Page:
Van conversions are intriguing studies in small-space design. But even with the most careful of configurations, one often finds that the bed is the item that takes up the most space. Some may loft it up to make some storage space underneath, but this still gobbles up valuable floor space.
Seattle, Washington woodworker Ryan Wells of Rydawell Woodworks converted this high-roofed Dodge Promaster into a portable home that he can take with him on work-related trips, building things for clients. Wells takes a familiar but fresh approach to the problem of the space-hogging bed: he makes a fold-away Murphy out of it. Watch this tour via Alternative Homes Today (seen here previously and offering a van conversion course that Wells took a couple of years ago):
This is one of the most meticulously crafted van conversions we've seen thus far, utilizing some mad skills and high-quality wood materials (some of it offcuts salvaged from Wells' woodshop).
The van has two zones situated on either side. To one side sits the fold-down bed, held in place with pins, and when deployed, uses a couple of feet that screw in to support it. The kitchen with its distinctive, striped butcher block counter, made with offcuts, and curly maple cabinets, is also situated on this side. There's a small propane stove here and sink connected to a 5-gallon water tank underneath. No space is wasted: there is a toe-kick drawer and more foot-level storage on this side.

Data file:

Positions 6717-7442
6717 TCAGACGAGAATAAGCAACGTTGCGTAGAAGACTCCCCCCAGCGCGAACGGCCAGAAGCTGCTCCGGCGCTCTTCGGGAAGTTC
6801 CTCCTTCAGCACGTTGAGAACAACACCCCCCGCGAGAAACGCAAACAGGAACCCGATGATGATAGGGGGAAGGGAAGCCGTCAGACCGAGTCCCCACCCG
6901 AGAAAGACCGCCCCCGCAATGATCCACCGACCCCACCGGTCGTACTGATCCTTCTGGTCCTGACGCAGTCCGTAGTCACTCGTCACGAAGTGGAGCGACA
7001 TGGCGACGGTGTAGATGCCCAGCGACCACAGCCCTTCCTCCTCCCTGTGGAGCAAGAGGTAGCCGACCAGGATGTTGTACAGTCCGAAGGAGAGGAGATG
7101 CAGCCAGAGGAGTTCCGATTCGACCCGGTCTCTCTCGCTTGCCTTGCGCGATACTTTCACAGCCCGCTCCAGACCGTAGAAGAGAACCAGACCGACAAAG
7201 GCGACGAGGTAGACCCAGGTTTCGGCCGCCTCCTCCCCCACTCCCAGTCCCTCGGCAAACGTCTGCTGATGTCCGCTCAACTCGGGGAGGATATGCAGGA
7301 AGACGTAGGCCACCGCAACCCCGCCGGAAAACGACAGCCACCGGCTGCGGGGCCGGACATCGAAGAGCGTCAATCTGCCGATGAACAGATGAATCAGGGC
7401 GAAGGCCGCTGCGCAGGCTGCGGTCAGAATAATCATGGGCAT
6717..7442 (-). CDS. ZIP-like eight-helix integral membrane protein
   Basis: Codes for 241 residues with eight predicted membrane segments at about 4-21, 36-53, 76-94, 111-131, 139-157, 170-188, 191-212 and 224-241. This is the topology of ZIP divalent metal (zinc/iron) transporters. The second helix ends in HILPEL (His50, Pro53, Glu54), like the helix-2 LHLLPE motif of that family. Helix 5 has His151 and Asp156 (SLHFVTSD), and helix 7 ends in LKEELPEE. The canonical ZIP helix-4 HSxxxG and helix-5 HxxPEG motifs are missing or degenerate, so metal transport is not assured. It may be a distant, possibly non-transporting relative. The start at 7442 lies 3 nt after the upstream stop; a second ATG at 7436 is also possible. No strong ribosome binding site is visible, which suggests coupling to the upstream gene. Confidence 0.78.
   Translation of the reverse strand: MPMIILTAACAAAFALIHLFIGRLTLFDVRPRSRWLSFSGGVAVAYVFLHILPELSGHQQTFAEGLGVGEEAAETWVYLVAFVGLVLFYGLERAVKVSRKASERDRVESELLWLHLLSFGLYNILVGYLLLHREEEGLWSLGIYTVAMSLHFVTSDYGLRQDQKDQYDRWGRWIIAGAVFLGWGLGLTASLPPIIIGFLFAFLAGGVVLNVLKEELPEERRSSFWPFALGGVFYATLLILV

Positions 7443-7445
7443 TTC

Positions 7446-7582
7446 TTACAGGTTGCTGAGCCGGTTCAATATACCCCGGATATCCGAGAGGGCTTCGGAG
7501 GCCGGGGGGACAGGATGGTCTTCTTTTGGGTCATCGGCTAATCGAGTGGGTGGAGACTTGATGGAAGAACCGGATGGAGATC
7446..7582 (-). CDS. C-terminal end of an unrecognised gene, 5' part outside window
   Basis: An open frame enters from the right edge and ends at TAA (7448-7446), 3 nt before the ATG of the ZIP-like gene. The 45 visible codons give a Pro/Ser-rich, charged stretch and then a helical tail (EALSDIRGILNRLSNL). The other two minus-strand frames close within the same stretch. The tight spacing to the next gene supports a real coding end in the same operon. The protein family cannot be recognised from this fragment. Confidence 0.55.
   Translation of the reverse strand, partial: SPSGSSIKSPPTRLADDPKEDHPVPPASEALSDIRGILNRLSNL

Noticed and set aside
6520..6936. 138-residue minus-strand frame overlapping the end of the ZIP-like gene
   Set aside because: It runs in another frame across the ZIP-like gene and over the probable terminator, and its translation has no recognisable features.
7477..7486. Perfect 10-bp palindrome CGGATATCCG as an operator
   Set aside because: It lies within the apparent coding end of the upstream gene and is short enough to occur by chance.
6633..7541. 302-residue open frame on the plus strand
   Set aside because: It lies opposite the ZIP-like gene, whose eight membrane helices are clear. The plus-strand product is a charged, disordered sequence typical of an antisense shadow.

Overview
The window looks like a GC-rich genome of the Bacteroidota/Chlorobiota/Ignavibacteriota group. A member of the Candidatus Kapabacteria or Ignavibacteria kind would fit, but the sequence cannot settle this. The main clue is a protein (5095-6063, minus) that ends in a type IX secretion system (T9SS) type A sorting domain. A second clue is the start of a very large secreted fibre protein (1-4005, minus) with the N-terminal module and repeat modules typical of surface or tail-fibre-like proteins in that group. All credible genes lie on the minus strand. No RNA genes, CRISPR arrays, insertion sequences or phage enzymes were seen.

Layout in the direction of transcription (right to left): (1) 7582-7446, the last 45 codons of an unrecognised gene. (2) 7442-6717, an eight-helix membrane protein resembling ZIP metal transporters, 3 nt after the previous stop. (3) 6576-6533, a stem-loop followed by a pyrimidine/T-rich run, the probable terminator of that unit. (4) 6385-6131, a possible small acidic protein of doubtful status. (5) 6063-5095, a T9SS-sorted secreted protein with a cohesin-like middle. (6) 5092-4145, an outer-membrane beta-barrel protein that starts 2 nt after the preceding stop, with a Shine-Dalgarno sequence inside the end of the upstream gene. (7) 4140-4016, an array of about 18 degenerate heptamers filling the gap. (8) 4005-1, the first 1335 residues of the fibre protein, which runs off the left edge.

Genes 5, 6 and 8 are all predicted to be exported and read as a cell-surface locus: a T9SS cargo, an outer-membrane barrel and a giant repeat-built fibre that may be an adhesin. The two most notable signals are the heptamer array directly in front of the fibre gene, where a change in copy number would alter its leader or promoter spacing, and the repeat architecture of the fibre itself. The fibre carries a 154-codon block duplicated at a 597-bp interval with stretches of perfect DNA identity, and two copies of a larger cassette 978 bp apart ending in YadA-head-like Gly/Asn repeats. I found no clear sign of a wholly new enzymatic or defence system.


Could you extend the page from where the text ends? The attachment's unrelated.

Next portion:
On the other side sits the big storage wall that hides a fold-up table and two seats, plus a lot of cubbies for holding personal belongings. Behind this wall of storage cubbies is where the wiring for the solar system runs, leading to a hidden battery and control panel that's conveniently located on the side.
The van (financed as Wells' business vehicle for his company) plus renovation costs brings the cost of this project to around USD $40,000. Thanks to its hidden bed, the van's interior feels extremely spacious, leaving a lot more room for Wells to carry equipment, materials or what-have-you. Very well done. To see more, or find out more about Ryan Wells' woodworking or vehicle conversion services, visit his website.
CORRECTION: A previous version of the post incorrectly listed Ryan's last name.